Fall in the Smokies wouldn't be complete without seeing the elk herd.

The fields in Cataloochee were empty late Tuesday morning. But--if you're lucky, you could come across the herd there.

"The elk rut season is happening right now," said GSMNP Spokesperson Julena Campbell. "It's basically the fall breeding season for elk. So, the bull elk in particular are feeling frisky."

More News

Next Story

Not Available

Just For You

Not Available

Trending

Not Available

And that also means aggressive, so safety first--you need to be at least 50 yards away from wildlife. It's the law.

"They don't want anything to get in their way, they don't want to be challenged, whether that's from another elk that they see as a challenge or threat or whether that's from a person, a dog or a vehicle," Campbell said.

Park rangers say to stay in or near your car if you come across elk, and let them make the moves.

"Usually they're going to move out of the way," Campbell said. "If it's safe to be able to stop in your car and wait for them to cross through, we certainly want folks to do that."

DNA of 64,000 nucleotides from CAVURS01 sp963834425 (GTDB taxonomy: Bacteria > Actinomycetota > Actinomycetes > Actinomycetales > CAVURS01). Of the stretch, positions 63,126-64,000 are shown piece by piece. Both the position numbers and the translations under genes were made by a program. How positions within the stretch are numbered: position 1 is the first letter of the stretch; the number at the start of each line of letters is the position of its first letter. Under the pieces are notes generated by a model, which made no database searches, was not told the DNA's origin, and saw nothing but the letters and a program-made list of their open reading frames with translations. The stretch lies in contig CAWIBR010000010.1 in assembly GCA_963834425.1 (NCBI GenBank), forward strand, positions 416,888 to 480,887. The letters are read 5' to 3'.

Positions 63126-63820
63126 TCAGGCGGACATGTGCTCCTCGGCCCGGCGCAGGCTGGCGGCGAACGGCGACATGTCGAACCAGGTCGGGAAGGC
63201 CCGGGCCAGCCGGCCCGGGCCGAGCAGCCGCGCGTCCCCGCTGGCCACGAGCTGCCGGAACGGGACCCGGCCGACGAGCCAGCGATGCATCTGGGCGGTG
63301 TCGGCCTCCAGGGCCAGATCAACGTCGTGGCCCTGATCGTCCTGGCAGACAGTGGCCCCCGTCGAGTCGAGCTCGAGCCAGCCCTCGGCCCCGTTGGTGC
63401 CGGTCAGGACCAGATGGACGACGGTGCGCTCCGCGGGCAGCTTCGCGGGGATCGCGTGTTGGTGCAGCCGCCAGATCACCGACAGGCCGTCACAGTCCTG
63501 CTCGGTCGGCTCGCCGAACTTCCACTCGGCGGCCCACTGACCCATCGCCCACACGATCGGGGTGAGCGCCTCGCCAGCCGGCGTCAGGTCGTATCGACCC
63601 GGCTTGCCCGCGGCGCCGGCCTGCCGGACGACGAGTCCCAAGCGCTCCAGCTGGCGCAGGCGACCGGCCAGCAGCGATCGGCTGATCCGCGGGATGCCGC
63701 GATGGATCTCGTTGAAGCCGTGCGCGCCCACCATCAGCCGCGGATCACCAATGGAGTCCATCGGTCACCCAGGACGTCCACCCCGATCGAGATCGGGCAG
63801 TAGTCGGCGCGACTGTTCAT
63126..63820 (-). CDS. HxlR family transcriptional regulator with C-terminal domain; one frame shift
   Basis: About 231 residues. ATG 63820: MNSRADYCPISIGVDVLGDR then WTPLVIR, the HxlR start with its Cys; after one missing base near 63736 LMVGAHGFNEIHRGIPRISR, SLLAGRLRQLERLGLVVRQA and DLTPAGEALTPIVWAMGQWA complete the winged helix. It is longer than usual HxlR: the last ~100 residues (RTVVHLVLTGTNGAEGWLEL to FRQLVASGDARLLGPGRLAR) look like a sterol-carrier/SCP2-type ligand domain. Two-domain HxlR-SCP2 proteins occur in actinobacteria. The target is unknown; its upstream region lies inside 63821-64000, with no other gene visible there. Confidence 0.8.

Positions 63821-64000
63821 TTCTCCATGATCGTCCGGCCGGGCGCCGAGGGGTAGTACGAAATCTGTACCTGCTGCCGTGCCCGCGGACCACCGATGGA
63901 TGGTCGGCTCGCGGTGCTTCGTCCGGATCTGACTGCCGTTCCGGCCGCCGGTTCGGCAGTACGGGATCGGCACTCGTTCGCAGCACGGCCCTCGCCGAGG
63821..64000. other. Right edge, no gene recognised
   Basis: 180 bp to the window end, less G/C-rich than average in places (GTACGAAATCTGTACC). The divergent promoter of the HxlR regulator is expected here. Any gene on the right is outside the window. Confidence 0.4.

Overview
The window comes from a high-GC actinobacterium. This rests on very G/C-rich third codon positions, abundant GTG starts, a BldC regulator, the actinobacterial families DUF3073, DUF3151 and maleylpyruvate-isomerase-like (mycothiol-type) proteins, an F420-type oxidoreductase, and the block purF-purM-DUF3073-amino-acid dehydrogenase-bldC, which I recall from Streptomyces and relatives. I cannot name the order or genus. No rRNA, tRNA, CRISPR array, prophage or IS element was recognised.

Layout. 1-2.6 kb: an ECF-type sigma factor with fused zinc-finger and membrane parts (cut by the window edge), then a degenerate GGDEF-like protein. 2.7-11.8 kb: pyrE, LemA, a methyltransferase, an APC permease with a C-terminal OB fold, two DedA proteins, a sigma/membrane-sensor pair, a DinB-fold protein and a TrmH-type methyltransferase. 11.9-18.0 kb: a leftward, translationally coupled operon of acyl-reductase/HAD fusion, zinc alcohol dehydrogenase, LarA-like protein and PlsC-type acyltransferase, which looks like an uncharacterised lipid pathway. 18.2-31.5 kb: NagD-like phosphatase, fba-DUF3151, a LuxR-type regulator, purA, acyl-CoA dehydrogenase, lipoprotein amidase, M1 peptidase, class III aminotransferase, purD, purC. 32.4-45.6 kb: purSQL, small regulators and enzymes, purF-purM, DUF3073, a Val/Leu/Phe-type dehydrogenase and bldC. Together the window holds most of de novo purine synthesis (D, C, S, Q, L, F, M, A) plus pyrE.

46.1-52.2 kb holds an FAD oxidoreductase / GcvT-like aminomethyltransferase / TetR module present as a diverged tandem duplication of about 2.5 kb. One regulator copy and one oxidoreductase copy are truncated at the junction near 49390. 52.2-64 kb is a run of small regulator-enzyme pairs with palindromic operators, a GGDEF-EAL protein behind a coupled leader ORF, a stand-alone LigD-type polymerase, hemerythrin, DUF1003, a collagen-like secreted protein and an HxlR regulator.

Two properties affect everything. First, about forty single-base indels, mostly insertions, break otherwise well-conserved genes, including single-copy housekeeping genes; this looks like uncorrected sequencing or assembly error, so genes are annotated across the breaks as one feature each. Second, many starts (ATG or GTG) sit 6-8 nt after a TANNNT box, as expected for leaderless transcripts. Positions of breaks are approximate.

Rangers say you're most likely to see the elk in the fields at Cataloochee and Oconaluftee, both on the North Carolina side. Elk are most active at dawn or dusk.

"But you might see them at any time of day, especially when we have the warmer temperatures like we're having right now, they're going to be more in the shady areas," Campbells said.

Wildlife biologists estimate there's about 150 elk in or near the park.

People have been sharing their photos and videos with us of their elk encounters. For instance, Mindy Lyda Bolin shared this rare moment of an elk nursing her calf at Balsam Mountain.